Facing congressional pressure, the Treasury Department and Small Business Administration said Friday that they will disclose details of most loans made through the Paycheck Protection Program, the $660 billion coronavirus rescue package for small businesses.
The Small Business Administration will provide names and other details of companies and nonprofits that received loans of $150,000 or more, which the administration says accounts for about 75% of the loan dollars approved. Loan amounts will be given in ranges rather than exact amounts. But the new policy will only apply to a minority of the more than 4.6 million loan recipients, as borrowers with loans below $150,000 will not be identified, though some general information, such as zip codes and industry types, will be released.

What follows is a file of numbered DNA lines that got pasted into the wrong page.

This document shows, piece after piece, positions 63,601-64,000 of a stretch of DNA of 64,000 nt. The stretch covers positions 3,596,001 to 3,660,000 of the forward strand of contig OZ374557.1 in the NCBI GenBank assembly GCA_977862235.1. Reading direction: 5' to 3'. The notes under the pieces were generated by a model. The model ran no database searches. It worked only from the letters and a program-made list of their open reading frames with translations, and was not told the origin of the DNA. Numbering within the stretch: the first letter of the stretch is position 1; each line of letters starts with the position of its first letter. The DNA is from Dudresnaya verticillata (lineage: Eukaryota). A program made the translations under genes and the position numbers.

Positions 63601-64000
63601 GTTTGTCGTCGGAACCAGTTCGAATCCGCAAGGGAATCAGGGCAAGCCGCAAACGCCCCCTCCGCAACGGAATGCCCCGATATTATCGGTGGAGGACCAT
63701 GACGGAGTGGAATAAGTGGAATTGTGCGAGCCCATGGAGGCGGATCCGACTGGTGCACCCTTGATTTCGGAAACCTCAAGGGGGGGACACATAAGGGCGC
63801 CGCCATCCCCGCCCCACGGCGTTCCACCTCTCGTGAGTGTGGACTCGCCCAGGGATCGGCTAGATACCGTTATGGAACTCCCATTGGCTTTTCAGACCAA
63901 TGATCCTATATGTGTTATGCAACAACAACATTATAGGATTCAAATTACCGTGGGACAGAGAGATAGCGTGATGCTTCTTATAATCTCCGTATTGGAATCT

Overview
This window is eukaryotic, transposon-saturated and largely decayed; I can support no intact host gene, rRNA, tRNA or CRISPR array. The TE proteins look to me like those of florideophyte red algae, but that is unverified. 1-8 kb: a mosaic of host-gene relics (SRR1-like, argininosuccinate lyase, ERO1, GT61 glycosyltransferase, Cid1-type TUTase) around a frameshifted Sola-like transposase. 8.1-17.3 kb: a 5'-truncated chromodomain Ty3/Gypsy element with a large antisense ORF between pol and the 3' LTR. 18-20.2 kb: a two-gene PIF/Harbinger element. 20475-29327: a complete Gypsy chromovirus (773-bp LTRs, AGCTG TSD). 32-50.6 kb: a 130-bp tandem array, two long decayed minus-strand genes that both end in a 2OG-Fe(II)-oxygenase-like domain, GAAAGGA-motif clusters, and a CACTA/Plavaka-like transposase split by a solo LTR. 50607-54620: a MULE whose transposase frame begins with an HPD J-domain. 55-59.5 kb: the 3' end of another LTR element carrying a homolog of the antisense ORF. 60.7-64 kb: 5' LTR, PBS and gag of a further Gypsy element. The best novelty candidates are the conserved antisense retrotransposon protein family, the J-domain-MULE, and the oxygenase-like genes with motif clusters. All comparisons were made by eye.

Treasury Secretary Steven Mnuchin had sparked controversy last week when he said that details of the loans would be proprietary and confidential. Mnuchin said the new agreement with the bipartisan leaders of the Senate Small Business Committee “will strike the appropriate balance of providing public transparency, while protecting the payroll and personal income information of small businesses, sole proprietors, and independent contractors.”
A critic, Danielle Brian of the nonprofit Project on Government Oversight, charged that the new policy falls short. “This is absolutely not enough,” Brian said. “By grouping the loan amounts [into ranges] we’re still not going to have the kind of information we need to ensure that money is going to the right people ... those who really need it.”
The PPP, which has made more than 4.6 million loans worth $514 billion, is scheduled to wind down at the end of June.